Seniors share con artists stories

LIHUE — An FBI agent spent two hours on Thursday afternoon teaching senior citizens how to protect themselves from cyber scams.

“Security and convenience do not go together,” Will Bales, supervising special agent for the FBI Honolulu Cyber Division, said during a seminar at the Kauai Community College that was attended by about 50 senior citizens hoping to learn how they could fight back against online fraudsters.

The AARP Fraud Watch Network “Protect Yourself from Cyber Scams” seminar was the first in a series of free meetings to be held across the state this month, educating seniors about how to avoid common online scams and provide information about the FBI’s role in providing cyber security.

One woman, Beverly — she was uncomfortable giving her last name — said part of the reason she came to the seminar was because she had been scammed in the past. In fact, it almost happened twice.

During the fallout from the recession following the housing market crash in 2008, Beverly said she started getting calls from attorneys offering to refinance her mortgage. She took one of the would-be lawyers up on the offer, hoping to get a better interest rate on her home loan, and when he asked for a deposit to cover his attorney’s fees, she sent over $900.

That payment was supposed to be the first of two. Beverly said she was told a second installment would be due after the refinancing paperwork was handled. She only realized the whole thing was a scam after some time had passed, no work had been done, and the “attorney” could not be contacted.

“I guess they were satisfied to at least get the $900 for nothing,” she said.

Later, Beverly nearly fell for a second scheme, when she answered a call from Jamaica early one morning and was informed by the caller that she had won $1 million and a new car.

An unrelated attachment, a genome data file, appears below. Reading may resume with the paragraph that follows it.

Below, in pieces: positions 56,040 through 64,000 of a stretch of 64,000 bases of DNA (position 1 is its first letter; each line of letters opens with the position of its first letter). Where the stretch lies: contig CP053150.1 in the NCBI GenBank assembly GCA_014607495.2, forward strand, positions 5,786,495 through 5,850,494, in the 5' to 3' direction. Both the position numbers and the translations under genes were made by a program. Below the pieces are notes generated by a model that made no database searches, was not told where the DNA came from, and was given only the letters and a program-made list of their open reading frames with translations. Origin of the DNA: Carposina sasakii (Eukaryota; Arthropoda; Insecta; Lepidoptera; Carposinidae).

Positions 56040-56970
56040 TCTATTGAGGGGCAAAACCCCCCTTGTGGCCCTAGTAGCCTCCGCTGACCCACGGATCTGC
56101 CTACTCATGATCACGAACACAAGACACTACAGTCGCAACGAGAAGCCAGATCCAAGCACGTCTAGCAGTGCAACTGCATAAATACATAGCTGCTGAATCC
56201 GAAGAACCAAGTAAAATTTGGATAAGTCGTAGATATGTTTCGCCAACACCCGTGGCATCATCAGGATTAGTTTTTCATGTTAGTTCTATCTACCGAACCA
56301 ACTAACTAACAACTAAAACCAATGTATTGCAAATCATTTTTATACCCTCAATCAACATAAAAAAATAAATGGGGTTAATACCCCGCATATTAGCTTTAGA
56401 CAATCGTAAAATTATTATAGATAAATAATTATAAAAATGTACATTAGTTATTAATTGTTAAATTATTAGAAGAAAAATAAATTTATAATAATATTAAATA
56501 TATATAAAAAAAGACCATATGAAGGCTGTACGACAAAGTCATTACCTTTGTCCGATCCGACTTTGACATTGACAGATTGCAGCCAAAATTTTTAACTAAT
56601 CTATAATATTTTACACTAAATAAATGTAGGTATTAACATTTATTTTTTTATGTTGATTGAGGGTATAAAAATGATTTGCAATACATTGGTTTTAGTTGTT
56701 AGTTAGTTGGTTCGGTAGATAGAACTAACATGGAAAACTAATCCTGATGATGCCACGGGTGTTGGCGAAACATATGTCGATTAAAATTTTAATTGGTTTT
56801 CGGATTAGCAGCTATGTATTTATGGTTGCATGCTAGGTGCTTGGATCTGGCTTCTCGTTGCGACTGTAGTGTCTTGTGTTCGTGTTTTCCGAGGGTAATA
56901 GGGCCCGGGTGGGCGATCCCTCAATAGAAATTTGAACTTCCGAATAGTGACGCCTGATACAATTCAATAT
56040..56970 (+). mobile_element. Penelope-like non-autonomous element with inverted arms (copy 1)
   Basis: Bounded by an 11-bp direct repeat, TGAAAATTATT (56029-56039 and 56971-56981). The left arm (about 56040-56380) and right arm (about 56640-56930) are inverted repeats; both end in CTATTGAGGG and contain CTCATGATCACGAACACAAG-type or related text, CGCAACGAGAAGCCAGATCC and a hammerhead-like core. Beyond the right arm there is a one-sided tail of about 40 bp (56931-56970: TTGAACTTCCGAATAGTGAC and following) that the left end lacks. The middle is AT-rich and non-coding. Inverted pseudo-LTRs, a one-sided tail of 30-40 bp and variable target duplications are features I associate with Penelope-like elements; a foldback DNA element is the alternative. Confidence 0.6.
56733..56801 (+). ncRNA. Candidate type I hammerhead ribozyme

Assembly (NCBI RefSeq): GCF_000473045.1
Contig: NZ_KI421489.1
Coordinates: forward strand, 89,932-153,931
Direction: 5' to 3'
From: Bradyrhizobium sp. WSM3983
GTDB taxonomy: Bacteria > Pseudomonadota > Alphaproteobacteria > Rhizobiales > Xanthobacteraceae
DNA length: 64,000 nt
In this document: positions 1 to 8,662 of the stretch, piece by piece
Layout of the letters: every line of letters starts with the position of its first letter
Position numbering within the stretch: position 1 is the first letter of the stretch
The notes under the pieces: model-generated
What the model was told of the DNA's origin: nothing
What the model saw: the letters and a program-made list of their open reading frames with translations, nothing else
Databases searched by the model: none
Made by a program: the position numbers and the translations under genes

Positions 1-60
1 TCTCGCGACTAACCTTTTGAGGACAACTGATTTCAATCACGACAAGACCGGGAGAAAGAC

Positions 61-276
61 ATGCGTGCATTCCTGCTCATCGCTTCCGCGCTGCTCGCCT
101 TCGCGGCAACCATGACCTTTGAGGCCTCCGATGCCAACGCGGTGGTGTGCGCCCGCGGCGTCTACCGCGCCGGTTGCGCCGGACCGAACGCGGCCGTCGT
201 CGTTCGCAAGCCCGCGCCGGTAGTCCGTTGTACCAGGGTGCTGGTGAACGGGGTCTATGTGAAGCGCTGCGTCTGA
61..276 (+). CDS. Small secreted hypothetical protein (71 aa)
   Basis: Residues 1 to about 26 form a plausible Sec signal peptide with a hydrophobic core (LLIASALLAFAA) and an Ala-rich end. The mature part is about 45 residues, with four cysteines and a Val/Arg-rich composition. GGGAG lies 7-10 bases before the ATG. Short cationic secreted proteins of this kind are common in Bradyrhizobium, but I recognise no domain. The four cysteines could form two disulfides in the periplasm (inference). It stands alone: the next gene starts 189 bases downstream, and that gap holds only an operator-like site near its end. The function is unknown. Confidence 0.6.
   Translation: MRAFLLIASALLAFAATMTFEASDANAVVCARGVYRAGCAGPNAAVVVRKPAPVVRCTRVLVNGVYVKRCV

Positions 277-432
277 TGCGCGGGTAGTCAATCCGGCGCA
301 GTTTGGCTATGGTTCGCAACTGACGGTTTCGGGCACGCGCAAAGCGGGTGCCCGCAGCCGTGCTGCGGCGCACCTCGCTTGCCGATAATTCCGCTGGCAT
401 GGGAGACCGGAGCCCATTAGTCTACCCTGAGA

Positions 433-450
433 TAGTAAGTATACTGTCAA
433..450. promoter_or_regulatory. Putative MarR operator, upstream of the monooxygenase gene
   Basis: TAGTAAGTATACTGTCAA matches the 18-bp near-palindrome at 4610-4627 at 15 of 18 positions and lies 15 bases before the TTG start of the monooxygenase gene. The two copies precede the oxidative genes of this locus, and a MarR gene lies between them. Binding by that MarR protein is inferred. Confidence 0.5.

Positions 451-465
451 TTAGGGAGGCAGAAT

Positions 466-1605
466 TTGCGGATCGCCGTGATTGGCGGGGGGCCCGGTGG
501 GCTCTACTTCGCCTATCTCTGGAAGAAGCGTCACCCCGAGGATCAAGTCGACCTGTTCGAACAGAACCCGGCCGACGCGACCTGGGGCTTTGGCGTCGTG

All she had to do was name the color of the car and send a small fee via Moneygram and the prize would be hers. Beverly got out of bed and drove to the store to wire the money.

“They were nice enough at Walmart to say, ‘Auntie, I think this is a scam. Don’t send any money.’ So I was spared from that,” she said. “After that I got a little smarter.”

Beverly’s story is not unique. Senior citizens are particularly vulnerable to online fraud. The FBI’s website says elderly people are frequently targeted in cyber schemes because they were raised in an era when people were more trusting, often have savings and excellent credit, and may be too ashamed to report the crime after the scam is discovered.

A retired English teacher at Thursday’s meeting said she narrowly avoided falling prey to one of the most common schemes used by online fraudsters. Romance scams — also called confidence fraud — result in the highest amount of financial losses to victims when compared to other online crimes, according to the FBI’s website.

The scammer’s intention is to establish a relationship on an online dating website as quickly as possible, endear themselves to the victim, gain trust and eventually ask for money or valuables.

“You go on these websites, and they’re all engineers,” the retired teacher said, describing her experience with cyber dating. “They say you’re so adorable and they want to meet you.”

The former teacher said she started communicating with one person claiming to be a man from Honolulu. After they had been in touch for a while, she had to make a trip to Oahu and told the man she would be in the area, thinking they could meet in person. When he started making excuses for why he couldn’t see her, she began to get suspicious.

“He said he was in Honolulu. Then he was in New York. Then he was somewhere else,” she said. “Then he needed money for a passport. That’s when I knew.”

Looking back on the experience, the retired teacher said there were other warning signs that could have tipped her off sooner. The man’s grammar was terrible, as though English was not his native language, and he constantly tried to establish communication outside of the dating site, knowing the website managers would eventually catch on to his attempts to defraud their customers.

At the seminar, Bales talked about romance scams along with dozens of other schemes commonly-used by cyber predators who might pose as an old military buddy with an investment opportunity or a tech support employee calling from a legitimate internet service provider’s phone number. Scammers have developed methods to coerce internet users out of their money using a variety of schemes, Bales explained.

In the end, the best defense against even the most complicated and sophisticated fraud is relatively simple. Bales repeatedly emphasized the importance of being vigilant, using common sense and skepticism, and above all, using long, individual passwords for each separate online account and changing those passwords frequently.

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